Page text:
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Drug Abuse Prevention Research Fellowship Trains "Next Generation" of Mexican Prevention Research Scientists

As the first U.S.–Mexico Drug Abuse Prevention Research Fellow, Argentina Servin, M.D., says she feels very responsible for learning everything possible during the fellowship and applying her knowledge in her home country. She works with commercial sex workers (CSWs), injection drug users (IDUs), and their children to break the cycle of drug use and sex-for-drugs that contributes to the HIV epidemic in northern Mexico. “Even my colleagues working in Tijuana and Ciudad Juarez are astonished at the number of young people affected by CSW/IDU parents and environments,” Dr. Servin said. “It’s very important to make sure people know that behind the statistics are real individuals.”

For her fellowship, Dr. Servin is conducting secondary data analysis on a NIDA-funded project (R01DA023877) studying HIV risks in Tijuana and Ciudad Juarez. Her analysis will identify factors independently associated with CSWs/IDUs living with dependent children or having a family member who was a sex worker. Dr. Servin will explore the role of familial factors in the nature and timing of entry to sex work, sexual violence, and current sexual and drug-related risk behaviors and HIV infection among female sex workers whose parents engaged in sex work. Dr. Servin’s mentors are Steffanie Strathdee, Ph.D., and Jay G. Silverman, Ph.D., University of California San Diego (UCSD) School of Medicine.

Dr. Strathdee, who is associate dean of Global Health Sciences, Harold Simon Professor, and chief of the Division of Global Public Health in the UCSD School of Medicine Department of Medicine, says, “Dr. Servin’s research exploring intergenerational drug use and sex work in the Mexico–U.S. border region is a topic of immense importance if we are to prevent children from repeating the same vicious circle their parents—and sometimes their grandparents—fell into.”

Dr. Servin was trained as a clinician. In addition to her research projects and class work at UCSD, she is using the fellowship to develop her prevention research skills, improve her writing, sharpen her English, and learn how to submit competitive grant applications. She is definitely succeeding:

  • Dr. Servin defended her thesis for a master’s degree in public health in July.
  • She has published two articles (in the Journal of the International Association of Physicians in AIDS Care and AIDS Care) and has submitted a third article.
  • Dr. Servin is the Mexican principal investigator on a seed grant funded through Dr. Strathdee’s AIDS International Training and Research Program (AITRP) grant (D43TW008633-03) to build sustainable research capacity for primary and secondary prevention of HIV, tuberculosis, and sexually transmitted infections in the Mexico–U.S. border region.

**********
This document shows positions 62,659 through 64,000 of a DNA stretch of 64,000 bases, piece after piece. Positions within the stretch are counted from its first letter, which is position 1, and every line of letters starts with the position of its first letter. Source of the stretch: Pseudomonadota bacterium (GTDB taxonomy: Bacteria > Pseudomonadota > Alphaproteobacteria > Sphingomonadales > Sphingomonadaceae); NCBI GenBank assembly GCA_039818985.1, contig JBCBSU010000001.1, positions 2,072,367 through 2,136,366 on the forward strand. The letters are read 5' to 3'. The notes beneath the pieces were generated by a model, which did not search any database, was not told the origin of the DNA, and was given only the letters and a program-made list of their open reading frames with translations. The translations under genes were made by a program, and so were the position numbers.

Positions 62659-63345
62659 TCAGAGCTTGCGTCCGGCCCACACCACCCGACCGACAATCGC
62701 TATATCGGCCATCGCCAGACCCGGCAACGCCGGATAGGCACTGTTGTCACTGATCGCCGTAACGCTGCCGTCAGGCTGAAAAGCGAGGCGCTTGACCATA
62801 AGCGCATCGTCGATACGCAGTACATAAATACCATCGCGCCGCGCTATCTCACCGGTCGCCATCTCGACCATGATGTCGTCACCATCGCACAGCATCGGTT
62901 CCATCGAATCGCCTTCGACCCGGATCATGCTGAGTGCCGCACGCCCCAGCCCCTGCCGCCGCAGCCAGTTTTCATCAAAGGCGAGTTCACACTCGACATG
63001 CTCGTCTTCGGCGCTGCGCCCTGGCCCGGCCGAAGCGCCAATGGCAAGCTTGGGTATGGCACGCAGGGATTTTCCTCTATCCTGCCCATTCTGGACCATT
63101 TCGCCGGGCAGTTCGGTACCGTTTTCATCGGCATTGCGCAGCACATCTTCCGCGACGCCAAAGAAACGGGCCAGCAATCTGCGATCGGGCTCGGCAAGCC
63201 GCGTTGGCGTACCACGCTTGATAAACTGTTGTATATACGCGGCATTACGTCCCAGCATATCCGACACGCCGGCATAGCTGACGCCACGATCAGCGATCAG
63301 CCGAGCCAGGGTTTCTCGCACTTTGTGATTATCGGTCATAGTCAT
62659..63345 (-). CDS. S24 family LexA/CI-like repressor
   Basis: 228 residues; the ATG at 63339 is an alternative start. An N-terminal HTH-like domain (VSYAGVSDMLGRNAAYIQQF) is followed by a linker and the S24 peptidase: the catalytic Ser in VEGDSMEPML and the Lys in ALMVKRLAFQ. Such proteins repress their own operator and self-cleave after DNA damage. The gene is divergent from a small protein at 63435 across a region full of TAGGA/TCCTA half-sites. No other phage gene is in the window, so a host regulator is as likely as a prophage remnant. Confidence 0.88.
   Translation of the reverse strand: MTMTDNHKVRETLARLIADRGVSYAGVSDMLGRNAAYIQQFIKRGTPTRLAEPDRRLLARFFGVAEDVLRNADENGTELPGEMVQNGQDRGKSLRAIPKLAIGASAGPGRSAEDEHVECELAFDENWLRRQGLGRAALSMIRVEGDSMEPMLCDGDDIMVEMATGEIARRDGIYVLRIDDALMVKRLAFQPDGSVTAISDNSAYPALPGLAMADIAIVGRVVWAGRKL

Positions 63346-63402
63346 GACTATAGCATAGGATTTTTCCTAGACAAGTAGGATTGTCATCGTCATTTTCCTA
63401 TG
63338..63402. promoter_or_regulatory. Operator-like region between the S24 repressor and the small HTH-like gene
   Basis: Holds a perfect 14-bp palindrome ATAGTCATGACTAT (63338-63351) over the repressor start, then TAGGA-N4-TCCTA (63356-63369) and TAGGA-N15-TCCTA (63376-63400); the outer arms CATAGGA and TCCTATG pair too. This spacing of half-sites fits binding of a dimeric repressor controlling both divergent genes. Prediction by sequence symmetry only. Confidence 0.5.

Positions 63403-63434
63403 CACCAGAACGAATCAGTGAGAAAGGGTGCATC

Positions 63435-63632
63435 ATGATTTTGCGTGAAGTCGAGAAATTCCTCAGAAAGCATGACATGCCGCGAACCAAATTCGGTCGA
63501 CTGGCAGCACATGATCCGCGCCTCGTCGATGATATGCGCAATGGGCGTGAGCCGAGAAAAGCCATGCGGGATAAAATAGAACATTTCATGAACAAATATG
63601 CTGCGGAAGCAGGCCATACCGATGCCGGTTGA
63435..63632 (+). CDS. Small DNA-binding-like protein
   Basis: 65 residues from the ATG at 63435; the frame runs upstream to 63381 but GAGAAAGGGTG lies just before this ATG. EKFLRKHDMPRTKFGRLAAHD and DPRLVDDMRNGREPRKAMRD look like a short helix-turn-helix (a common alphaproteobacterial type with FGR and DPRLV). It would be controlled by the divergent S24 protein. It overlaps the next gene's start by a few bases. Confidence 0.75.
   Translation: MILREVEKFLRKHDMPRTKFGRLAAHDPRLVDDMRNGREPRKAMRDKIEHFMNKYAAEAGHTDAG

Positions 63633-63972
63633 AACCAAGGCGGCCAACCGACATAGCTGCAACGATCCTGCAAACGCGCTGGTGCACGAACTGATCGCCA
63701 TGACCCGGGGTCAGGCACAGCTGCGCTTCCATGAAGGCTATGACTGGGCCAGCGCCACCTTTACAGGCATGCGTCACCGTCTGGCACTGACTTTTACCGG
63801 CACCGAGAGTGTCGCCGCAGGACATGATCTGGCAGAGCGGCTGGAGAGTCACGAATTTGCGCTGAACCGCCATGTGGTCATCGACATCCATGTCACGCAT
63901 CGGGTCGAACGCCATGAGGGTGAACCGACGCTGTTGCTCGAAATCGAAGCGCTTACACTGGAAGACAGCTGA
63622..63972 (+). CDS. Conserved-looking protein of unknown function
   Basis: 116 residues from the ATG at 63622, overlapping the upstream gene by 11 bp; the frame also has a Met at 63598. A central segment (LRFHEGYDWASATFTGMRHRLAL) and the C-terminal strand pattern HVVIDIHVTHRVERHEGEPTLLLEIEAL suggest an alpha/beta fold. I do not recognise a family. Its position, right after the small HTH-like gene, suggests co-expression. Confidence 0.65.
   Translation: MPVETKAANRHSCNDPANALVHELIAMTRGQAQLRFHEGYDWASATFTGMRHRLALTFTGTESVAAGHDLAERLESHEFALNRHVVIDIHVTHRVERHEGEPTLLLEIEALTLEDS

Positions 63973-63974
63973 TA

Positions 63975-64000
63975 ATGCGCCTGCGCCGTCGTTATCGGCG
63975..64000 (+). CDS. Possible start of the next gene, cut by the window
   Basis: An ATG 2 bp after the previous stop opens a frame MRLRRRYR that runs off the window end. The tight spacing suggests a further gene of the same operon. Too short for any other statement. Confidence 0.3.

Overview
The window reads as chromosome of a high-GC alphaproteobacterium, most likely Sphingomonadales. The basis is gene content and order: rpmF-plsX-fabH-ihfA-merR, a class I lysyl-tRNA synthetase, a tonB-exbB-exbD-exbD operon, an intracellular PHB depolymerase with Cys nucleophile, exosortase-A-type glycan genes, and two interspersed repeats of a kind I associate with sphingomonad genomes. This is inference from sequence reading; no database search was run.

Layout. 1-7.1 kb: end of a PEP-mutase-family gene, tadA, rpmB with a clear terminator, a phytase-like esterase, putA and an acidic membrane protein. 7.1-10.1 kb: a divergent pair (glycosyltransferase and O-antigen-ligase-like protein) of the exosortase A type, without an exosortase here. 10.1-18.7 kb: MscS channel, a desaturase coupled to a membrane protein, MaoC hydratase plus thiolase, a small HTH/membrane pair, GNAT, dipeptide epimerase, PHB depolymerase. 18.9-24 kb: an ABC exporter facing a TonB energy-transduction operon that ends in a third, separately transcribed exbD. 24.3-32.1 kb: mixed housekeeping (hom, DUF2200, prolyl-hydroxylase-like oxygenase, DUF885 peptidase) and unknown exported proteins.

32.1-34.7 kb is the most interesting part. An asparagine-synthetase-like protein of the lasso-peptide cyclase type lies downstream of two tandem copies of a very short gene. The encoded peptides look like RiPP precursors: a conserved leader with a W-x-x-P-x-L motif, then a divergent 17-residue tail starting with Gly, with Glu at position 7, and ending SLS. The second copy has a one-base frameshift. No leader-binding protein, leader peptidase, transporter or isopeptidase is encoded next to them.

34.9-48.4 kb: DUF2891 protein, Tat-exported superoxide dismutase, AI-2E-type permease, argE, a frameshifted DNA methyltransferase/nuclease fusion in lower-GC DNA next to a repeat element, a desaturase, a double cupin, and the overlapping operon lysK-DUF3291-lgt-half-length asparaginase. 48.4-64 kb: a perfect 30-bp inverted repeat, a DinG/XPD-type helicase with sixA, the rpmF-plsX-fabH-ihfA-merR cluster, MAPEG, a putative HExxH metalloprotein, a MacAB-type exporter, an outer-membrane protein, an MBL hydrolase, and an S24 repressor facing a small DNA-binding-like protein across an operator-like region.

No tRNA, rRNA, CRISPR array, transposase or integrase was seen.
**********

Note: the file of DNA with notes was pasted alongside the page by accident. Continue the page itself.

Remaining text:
The Fellowship also is proving invaluable for Dr. Servin’s networking and professional development. “At UCSD, I am working with experts in multidisciplinary approaches to drug abuse research,” Dr. Servin said. “These are the people I used to Google because they are such leaders in the field, and now they share their insights with me, offering complete, well-rounded ideas whenever I ask for help with my research.” Through her fellowship, Dr. Servin also has made connections with officials at the Central American Centers for Disease Control in Guatemala.

Dr. Servin adds that she is delighted to be part of the next generation of Mexican drug abuse prevention researchers. “Mexico is one of the few low- and middle-income countries that shares a border with a developed country, she said, “and I am very excited that the United States and NIDA are investing in this program. Opportunities to work with these kinds of experts are not always available for researchers in my country, and I encourage other Mexicans to take advantage of the unique U.S.–Mexico Drug Abuse Prevention Research Fellowship.”

The U.S.–Mexico Drug Abuse Prevention Research Fellowship provides 12 months of postdoctoral training in the United States for a Mexican citizen or permanent resident. In addition to conducting mentored prevention research, fellows participate in professional development activities and learn about the U.S. National Institutes of Health grant application process. The fellowship is a collaborative effort of NIDA and the National Institute of Psychiatry Ramón de la Fuente Muñiz in Mexico, along with participation from the National Commission Against Addictions (CONADIC) of Mexico and the Society for Prevention Research. Applications for the fellowship are due April 1, 2013.

This page was last updated December 2012

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